The solder should cover all surfaces of the iron tip.
After tinning iron tip should be shiny and have a bright silver color.
Most of the cold solder joints could be avoided by using a proper soldering tool.
Use one of temperature controlled soldering irons.
A temperature-controlled soldering iron maintains a set temperature all time during soldering.
In addition, use soldering iron which wattage is 50W-70W since it recovers faster. If you use a cheap soldering pencil which wattage is around 20W you will have more chance to make a badly soldered joint.
Keep in mind that the selection of the proper size and shape of the iron tip is a very important step.
If you use a too small conical iron tip you won’t be able to heat surfaces to be soldered at the proper temperature.
If you use a too big and wide iron tip you may damage the circuit board or temperature-sensitive electronic component.
The correct iron tip should be no wider than the solder joint on which it will be used.
In addition, use the correct size and type of solder.
Most of the solder wires available in the USA come as flux-cored solder wires.
That means that it contains a rosin flux in its core.
Select the diameter of the soldering wire that is the best size for your soldering operation.
If you use solder wire with a diameter of 0.062” (1.5 mm) for soldering circuit boards, solder joints will be buried in excess solder.
However, this size of solder wire will be perfect when you tinning medium-size chisel iron tip, soldering thick wires or soldering alligator clips, banana connectors, etc.
Solder wire with a diameter of 0.025” (0.6 mm) can be used for most soldering projects in electronics.
Cold solder joints happen more often when soldering terminals of potentiometers and toggle switches than when soldering electronic components to circuit boards. The main reason for this is that terminals are not heated enough before the technician applies solder.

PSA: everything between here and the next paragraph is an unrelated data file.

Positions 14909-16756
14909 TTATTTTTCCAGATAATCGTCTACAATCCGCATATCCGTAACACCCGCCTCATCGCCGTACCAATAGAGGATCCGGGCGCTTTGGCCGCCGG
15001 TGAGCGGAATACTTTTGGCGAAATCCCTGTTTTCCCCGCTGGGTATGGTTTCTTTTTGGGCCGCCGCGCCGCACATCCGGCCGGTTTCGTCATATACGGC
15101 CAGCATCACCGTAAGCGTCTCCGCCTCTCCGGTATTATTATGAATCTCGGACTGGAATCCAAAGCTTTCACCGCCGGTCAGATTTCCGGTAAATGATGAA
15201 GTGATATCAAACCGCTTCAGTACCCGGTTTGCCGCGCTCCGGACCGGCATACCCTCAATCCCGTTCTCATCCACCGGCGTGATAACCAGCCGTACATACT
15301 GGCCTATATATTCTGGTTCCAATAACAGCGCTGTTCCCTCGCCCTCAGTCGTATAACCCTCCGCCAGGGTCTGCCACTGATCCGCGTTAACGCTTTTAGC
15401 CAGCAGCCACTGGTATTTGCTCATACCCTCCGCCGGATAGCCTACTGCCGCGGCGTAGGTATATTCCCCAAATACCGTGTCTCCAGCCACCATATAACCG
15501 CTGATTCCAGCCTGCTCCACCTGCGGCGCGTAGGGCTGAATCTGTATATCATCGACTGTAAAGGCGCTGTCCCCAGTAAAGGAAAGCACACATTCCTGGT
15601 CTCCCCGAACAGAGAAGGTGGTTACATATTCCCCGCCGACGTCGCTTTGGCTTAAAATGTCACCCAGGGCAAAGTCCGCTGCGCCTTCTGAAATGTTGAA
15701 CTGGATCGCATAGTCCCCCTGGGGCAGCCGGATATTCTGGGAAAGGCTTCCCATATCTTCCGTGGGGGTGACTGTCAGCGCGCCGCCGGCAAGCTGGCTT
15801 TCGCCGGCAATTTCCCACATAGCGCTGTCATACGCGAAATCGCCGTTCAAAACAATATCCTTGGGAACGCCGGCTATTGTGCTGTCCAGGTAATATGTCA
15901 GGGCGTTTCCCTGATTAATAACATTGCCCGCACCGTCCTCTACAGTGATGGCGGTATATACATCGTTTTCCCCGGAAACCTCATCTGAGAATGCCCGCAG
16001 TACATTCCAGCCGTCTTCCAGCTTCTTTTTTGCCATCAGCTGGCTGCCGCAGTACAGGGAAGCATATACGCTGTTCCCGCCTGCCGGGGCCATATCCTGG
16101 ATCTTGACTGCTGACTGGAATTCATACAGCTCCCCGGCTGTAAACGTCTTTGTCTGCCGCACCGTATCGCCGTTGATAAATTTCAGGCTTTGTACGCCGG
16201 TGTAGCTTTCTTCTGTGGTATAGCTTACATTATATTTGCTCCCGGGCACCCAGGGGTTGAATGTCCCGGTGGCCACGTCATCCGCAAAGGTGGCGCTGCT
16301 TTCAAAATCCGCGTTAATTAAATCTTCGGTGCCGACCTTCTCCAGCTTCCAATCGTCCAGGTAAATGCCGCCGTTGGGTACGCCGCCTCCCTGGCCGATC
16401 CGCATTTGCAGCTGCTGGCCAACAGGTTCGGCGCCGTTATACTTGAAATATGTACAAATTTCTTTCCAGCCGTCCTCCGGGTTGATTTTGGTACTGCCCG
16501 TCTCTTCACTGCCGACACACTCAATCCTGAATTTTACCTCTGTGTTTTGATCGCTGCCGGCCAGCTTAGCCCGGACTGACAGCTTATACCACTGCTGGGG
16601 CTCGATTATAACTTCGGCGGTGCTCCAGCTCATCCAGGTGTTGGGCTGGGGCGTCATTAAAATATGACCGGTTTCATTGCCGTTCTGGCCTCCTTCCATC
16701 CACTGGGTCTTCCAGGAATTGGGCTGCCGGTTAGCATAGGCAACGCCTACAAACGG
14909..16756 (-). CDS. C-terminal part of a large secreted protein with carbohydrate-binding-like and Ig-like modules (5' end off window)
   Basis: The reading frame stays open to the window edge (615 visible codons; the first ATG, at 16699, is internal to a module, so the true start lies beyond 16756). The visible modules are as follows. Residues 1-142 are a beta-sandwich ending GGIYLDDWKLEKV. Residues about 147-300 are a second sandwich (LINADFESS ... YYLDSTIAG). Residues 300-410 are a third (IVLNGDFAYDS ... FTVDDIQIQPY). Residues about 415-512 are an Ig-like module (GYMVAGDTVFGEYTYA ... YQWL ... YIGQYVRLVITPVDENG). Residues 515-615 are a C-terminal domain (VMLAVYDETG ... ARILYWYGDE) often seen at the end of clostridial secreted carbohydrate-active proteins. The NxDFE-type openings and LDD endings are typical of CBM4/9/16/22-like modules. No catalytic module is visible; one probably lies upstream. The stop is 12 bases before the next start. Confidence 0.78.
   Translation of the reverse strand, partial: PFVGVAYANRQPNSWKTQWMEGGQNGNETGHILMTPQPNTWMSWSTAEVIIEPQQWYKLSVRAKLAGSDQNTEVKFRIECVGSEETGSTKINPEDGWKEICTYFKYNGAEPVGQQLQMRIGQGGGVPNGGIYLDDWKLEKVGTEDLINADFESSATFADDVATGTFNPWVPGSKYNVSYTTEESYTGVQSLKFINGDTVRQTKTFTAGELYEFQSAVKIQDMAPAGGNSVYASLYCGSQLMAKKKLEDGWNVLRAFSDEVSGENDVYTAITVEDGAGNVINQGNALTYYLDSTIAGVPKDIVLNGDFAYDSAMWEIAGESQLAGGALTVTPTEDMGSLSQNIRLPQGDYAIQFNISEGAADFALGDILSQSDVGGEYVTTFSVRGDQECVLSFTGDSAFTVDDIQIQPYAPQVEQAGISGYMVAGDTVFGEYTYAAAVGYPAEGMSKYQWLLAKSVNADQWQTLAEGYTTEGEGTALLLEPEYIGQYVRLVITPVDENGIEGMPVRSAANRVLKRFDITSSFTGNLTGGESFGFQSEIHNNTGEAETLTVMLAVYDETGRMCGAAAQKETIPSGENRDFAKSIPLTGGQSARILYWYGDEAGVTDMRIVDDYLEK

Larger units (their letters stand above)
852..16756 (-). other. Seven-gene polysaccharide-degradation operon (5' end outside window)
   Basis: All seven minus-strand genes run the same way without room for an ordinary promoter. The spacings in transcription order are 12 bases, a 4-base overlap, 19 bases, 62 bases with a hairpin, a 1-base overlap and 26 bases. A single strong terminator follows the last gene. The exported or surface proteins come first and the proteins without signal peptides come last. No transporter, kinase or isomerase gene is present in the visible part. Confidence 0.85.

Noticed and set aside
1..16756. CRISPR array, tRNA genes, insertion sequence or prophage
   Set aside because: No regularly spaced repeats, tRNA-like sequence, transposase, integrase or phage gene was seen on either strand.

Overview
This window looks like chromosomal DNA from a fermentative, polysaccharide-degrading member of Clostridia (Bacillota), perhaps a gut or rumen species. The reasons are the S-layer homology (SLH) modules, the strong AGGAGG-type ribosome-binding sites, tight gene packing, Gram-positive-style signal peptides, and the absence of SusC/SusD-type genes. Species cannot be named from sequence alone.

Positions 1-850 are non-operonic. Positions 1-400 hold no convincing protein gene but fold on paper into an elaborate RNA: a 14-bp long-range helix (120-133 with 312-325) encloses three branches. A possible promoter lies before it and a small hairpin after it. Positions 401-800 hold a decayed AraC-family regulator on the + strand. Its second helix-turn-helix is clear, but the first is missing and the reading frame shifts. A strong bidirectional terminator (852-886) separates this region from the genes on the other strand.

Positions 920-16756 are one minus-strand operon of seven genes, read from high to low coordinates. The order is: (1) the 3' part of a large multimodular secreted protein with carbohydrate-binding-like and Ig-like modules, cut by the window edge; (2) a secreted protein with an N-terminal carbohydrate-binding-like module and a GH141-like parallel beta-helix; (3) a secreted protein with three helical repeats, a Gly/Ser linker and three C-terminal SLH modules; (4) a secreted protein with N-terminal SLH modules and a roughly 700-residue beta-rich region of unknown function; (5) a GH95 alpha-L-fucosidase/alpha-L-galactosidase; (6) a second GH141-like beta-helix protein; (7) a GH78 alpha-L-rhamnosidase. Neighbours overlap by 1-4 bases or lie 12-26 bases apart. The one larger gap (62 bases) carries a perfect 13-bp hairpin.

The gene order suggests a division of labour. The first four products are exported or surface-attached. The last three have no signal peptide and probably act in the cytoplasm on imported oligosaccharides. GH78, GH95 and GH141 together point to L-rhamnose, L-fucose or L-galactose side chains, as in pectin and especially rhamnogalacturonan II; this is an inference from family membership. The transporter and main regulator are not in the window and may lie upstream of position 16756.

Terminals of potentiometers and switches are metal leads that are bigger than leads and pins of other electronic components such as resistors, diodes, transistors, etc. That means it will take more time to heat them until they reach the proper temperature than it requires to heat pad and conductors on circuit boards.
One way to apply more heat to terminals is by setting soldering iron to a higher temperature – set iron to 750 F (400 C) or higher. Another way to apply more heat to the terminal is by holding soldering iron on the terminal for a longer time.
And now comes a tricky part when soldering toggle switches. If you hold soldering iron on the terminal of the toggle switch for too long, the plastic body that surrounds the terminal will start to melt. This results in permanent damage to the toggle switch since the terminal will easily fall out of the plastic body of the switch. When this happens, there is no way to repair this switch - you need to buy a new one.
So, the proper amount of heat applied to the terminal it is crucial when soldering terminals of the toggle switch.
Too short heating time results in cold solder joints and attached wire to terminal peels easily. On the other hand, too long heating time results in permanent damage. With experience, you’ll get a feel for how long you should hold the iron on the terminal before you can apply solder.
A little trick that always helps to make a proper solder joint is to apply a small quantity of rosin flux to the connection before soldering.
Rosin flux (also known as colophony) is distilled from pine resin.
Rosin flux melts at a lower temperature than solder, flows around solder joint, and prevents the formation of oxides during soldering. That makes a soldering operation much easier and smoother.
Insufficient heating of solder joint can lead to flux pitting – unburned flux remains on the surface of the solder joint.
Once the flux has been activated, apply enough solder to the solder joint to achieve good wetting.
Even though overheating of solder joint usually results in a good joint it may damage heat-sensitive electronic components such as semiconductors. In addition, overheating can cause the solder joint to oxidize. Underheating of solder joint results in a poor bond between solder and surfaces.